Parents' Guide to

The Holdovers

By Tara McNamara, Common Sense Media Reviewer

age 15+

Payne's 1970-set comedy has swearing, drinking, pot use.

Movie R 2023 133 minutes
The Holdovers Movie Poster: Paul Giamatti, looking frustrated, is flanked by Dominic Sessa and Da'Vine Joy Randolph, all standing behind a broken Christmas tree ornament

A Lot or a Little?

What you will—and won't—find in this movie.

Community Reviews

age 14+

Based on 3 parent reviews

age 15+

Touching Story. Too much offensive language

A touching story that is often sad and sometimes funny. Very well acted with some truly lovely characters. Quite a lot of swearing, including a few instances of "Jesus Christ", "Jesus" and "Christ" which are unnecessary and offensive.
age 15+

Giamatti and Randolph light up the screen

Giamatti is Giamatting his way all over this film except for when Randolph is on camera because she steals it from Giamatti as he graciously accepts that she shines brightly throughout this film, even in grief. I identify a bit too much with an adjunct professor with precarious employment that attempts to teach students who many times resist his offerings. Paul's loneliness and isolation feels very acute and is only exceeded by his compassion for the suffering of those that are adjacent to the boarding school. Sessa's portrayal is a delight and Vigman leaves a mark as Angus' mother. The handling of mental illness and those that feel stuck in life all are carried well with what could have been a sentimental sack of sadness. But every character preservers in a way that inspires you to know what happens next.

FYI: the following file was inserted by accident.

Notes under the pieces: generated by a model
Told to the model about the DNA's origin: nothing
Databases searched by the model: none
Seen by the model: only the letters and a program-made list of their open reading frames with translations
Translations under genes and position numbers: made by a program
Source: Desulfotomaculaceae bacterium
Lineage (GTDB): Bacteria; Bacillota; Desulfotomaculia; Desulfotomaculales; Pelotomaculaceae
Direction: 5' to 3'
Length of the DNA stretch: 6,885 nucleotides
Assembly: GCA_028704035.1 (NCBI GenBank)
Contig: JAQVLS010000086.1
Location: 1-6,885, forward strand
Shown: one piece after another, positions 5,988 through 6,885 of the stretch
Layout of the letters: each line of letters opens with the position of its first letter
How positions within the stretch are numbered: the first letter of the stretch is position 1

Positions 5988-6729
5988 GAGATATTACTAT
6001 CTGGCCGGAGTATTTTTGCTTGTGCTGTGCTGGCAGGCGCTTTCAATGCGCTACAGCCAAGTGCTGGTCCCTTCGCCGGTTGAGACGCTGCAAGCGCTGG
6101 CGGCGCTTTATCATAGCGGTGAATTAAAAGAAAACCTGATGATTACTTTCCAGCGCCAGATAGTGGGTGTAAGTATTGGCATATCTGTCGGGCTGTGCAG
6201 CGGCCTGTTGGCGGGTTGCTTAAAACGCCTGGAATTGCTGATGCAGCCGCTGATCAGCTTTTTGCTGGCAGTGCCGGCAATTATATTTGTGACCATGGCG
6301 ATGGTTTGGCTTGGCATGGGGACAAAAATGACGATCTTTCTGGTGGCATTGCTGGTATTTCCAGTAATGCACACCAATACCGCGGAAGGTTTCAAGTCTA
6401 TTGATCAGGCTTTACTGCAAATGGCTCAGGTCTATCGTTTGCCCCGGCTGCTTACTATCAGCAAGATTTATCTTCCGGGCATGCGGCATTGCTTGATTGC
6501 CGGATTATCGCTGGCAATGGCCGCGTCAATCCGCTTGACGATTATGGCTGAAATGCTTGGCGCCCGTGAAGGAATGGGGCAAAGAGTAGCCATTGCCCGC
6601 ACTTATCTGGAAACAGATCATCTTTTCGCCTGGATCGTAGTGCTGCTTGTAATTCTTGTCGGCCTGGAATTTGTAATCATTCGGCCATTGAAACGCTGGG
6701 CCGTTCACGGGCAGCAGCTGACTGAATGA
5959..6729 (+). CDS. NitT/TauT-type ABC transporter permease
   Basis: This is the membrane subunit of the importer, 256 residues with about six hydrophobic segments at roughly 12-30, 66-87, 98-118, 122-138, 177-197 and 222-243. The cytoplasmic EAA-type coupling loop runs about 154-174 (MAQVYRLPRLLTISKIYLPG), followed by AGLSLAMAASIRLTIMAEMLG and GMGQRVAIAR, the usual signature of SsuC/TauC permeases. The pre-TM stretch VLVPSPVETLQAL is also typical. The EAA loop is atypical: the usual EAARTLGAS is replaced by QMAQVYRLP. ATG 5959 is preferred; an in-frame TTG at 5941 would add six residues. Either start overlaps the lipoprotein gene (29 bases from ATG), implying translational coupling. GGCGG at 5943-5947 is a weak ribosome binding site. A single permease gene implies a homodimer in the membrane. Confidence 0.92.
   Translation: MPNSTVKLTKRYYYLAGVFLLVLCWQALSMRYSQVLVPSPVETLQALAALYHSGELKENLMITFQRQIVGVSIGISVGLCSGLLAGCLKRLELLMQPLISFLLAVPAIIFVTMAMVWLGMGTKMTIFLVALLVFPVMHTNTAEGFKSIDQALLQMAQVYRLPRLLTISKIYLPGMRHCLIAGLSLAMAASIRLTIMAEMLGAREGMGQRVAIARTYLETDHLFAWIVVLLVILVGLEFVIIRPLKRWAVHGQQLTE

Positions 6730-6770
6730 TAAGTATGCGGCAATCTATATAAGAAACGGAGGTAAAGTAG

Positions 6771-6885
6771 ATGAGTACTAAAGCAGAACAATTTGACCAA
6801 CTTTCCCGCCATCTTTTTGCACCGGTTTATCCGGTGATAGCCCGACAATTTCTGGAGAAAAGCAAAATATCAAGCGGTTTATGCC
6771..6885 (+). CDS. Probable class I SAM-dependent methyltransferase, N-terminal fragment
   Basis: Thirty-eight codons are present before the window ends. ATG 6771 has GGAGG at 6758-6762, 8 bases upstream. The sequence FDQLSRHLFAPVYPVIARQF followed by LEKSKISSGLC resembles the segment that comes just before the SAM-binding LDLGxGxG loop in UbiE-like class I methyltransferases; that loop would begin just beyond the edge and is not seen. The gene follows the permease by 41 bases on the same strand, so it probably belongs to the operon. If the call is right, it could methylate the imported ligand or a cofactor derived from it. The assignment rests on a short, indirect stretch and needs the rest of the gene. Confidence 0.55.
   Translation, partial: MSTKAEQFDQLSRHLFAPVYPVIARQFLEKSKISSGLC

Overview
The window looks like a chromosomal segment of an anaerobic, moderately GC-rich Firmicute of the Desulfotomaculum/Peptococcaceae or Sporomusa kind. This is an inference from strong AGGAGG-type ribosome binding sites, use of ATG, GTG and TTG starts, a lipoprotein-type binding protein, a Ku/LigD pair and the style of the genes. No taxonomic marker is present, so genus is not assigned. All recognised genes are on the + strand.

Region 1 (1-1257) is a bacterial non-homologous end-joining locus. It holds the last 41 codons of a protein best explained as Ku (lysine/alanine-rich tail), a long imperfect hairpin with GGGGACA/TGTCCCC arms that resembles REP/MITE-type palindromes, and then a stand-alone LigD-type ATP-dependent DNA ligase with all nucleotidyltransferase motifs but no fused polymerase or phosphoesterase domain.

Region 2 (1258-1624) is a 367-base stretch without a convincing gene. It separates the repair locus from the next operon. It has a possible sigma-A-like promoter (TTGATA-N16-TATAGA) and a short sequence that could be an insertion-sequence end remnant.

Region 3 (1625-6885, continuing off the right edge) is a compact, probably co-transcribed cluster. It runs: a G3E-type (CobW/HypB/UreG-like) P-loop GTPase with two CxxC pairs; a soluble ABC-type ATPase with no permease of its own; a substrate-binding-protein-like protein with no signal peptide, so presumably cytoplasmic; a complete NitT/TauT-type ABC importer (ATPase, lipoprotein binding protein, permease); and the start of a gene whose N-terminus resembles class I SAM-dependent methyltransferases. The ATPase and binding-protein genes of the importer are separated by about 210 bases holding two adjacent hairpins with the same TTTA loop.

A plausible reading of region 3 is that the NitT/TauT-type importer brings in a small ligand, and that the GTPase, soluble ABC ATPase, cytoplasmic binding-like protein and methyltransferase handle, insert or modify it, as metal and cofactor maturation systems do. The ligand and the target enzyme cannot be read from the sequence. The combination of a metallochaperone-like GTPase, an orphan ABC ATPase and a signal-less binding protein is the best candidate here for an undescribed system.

Is It Any Good?

Our review:
Parents say (3 ):
Kids say (4 ):

The Holdovers is the most pitiful Christmas movie ever, and that's the point. There's no Santa Claus or seasonal revelry in Payne's character study of three dissimilar people forced to spend the holidays together. It intentionally lacks the joy, sparkle, and pizzazz of what we've come to expect from a "Christmas movie," with the drab 1970 aesthetic matching the characters' bitter mood.

Christmas films often deal in the joy/annoyance of family during the holidays, but Payne takes viewers in an entirely different direction in tone and spirit. Aside from Mary, who's experiencing her first Christmas without her late son, you might not have much empathy for the rest of the characters -- including the students who are stuck at school together. But, over the course of the film, the characters learn to empathize with each other, seeing one another wholly and understanding the pain and difficulty that lies beneath their aggravating behavior. The film nudges us to realize that amid present shopping, parties, travel plans, and other holiday festivities, that time of year can be particularly painful for those who are missing loved ones. Payne uses a story set in the past to show viewers why it's important to give grace to even the Grinchiest among us.

Movie Details

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